Home » News » Relationships Are Important for Longevity

Relationships Are Important for Longevity

A new study emphatically demonstrates the value of social relationships for increasing a person’s lifespan.

In fact, Brigham Young University scientists add social relationships to the “short list” of factors that predict a person’s odds of living or dying.

In the journal PLoS Medicine, BYU professors Julianne Holt-Lunstad and Timothy Smith report that social connections — friends, family, neighbors or colleagues — improve our odds of survival by 50 percent.

Here is how low social interaction compares to more well-known risk factors:

  • Equivalent to smoking 15 cigarettes a day
  • Equivalent to being an alcoholic
  • More harmful than not exercising
  • Twice as harmful as obesity

“The idea that a lack of social relationships is a risk factor for death is still not widely recognized by health organizations and the public,” write the PLoS Medicine editors in a summary of the BYU study and why it was done.

The researchers analyzed data from 148 previously published longitudinal studies that measured frequency of human interaction and tracked health outcomes for a period of seven and a half years on average.

Because information on relationship quality was unavailable, the 50 percent increased odds of survival may underestimate the benefit of healthy relationships.

“The data simply show whether they were integrated in a social network,” Holt-Lunstad said.

“That means the effects of negative relationships are lumped in there with the positive ones. They are all averaged together.”

Holt-Lunstad said there are many pathways through which friends and family influence health for the better, ranging from a calming touch to finding meaning in life.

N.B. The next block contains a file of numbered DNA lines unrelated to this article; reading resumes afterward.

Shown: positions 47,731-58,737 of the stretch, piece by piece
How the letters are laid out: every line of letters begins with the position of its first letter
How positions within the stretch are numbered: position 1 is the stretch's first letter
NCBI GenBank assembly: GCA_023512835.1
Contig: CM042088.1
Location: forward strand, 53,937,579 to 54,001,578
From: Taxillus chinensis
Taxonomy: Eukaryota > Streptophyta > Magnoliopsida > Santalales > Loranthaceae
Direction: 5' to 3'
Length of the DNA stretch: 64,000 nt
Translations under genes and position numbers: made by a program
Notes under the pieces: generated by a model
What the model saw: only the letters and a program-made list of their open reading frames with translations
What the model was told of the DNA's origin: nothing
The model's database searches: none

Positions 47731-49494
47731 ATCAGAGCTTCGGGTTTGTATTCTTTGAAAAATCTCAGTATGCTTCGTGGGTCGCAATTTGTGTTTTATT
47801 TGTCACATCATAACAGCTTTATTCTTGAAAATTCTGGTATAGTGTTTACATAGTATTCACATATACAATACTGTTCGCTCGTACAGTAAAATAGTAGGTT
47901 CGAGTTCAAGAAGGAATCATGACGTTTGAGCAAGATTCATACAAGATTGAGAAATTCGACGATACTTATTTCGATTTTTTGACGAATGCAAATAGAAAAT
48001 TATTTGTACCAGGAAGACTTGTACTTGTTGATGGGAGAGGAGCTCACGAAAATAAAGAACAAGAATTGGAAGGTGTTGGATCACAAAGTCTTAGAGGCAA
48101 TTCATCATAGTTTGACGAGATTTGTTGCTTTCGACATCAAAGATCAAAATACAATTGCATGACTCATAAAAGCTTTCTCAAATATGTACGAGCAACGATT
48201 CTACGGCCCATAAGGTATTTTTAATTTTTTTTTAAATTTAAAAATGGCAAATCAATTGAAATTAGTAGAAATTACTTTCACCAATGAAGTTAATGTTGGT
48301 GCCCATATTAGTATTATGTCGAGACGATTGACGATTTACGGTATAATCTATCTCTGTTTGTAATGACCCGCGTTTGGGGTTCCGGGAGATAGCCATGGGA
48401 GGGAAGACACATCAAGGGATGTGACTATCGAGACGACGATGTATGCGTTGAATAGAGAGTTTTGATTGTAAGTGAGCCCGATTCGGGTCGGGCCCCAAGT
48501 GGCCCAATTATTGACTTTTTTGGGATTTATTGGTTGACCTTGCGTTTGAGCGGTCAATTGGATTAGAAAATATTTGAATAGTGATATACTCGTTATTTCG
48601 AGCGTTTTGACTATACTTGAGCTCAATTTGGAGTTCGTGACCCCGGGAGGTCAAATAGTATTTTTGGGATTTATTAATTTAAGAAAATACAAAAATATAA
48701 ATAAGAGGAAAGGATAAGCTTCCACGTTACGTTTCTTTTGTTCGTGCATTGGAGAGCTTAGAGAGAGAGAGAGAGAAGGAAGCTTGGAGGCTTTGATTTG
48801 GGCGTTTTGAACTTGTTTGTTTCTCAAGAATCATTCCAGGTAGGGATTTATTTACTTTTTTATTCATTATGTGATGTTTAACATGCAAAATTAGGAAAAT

“When someone is connected to a group and feels responsibility for other people, that sense of purpose and meaning translates to taking better care of themselves and taking fewer risks,” Holt-Lunstad said.

In examining the data, Smith took a careful look at whether the results were driven primarily by people helping each other prolong their golden years.

“This effect is not isolated to older adults,” Smith said. “Relationships provide a level of protection across all ages.”

Smith said that modern conveniences and technology can lead some people to think that social networks aren’t necessary.

“We take relationships for granted as humans – we’re like fish that don’t notice the water,” Smith said.

“That constant interaction is not only beneficial psychologically but directly to our physical health.”

Source: Brigham Young University

Relationships Are Important for Longevity

Rick Nauert PhD

Rick Nauert, PhDDr. Rick Nauert has over 25 years experience in clinical, administrative and academic healthcare. He is currently an associate professor for Rocky Mountain University of Health Professionals doctoral program in health promotion and wellness. Dr. Nauert began his career as a clinical physical therapist and served as a regional manager for a publicly traded multidisciplinary rehabilitation agency for 12 years. He has masters degrees in health-fitness management and healthcare administration and a doctoral degree from The University of Texas at Austin focused on health care informatics, health administration, health education and health policy. His research efforts included the area of telehealth with a specialty in disease management.

APA Reference
Nauert PhD, R. (2015). Relationships Are Important for Longevity. Psych Central. Retrieved on July 18, 2018, from https://psychcentral.com/news/2010/07/29/relationships-are-important-for-longevity/16177.html

 

Scientifically Reviewed
Last updated: 6 Oct 2015
Last reviewed: By John M. Grohol, Psy.D. on 6 Oct 2015
Published on PsychCentral.com. All rights reserved.